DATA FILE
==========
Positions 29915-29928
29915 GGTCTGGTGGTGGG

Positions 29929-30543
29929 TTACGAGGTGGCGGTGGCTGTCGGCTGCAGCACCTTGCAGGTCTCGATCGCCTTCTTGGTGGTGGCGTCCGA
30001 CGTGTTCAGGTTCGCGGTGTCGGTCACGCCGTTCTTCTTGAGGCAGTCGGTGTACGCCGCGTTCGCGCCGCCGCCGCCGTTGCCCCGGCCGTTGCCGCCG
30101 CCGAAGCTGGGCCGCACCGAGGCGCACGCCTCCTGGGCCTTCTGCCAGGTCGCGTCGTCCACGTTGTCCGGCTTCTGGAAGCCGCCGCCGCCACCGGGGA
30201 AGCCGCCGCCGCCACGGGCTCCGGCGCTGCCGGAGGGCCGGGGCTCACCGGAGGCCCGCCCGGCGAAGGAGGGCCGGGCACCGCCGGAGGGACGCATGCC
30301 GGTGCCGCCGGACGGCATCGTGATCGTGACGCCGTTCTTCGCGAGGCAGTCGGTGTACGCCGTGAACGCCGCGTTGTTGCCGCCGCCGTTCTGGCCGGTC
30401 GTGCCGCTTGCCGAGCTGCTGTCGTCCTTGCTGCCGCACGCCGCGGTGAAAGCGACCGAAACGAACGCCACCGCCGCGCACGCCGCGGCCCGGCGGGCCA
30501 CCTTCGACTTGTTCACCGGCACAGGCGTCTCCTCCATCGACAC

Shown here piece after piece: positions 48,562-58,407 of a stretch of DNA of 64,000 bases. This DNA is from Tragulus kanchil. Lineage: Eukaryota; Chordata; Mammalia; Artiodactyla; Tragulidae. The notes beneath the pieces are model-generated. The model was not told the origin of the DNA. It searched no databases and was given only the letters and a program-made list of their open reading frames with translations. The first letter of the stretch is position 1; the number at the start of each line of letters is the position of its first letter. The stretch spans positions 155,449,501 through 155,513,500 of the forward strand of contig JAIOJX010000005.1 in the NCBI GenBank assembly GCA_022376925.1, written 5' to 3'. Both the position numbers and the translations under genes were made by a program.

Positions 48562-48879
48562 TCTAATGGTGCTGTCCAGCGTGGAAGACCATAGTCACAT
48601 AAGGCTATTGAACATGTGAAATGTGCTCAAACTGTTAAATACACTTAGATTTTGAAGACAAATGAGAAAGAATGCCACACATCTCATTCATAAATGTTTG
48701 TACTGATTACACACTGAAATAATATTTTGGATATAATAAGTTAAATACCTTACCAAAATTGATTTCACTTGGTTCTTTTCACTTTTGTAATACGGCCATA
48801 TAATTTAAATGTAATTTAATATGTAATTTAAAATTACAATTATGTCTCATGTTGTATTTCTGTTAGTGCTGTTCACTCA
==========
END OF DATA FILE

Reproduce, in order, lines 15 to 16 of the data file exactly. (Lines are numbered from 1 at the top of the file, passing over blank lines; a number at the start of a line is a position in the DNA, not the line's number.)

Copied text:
48701 TACTGATTACACACTGAAATAATATTTTGGATATAATAAGTTAAATACCTTACCAAAATTGATTTCACTTGGTTCTTTTCACTTTTGTAATACGGCCATA
48801 TAATTTAAATGTAATTTAATATGTAATTTAAAATTACAATTATGTCTCATGTTGTATTTCTGTTAGTGCTGTTCACTCA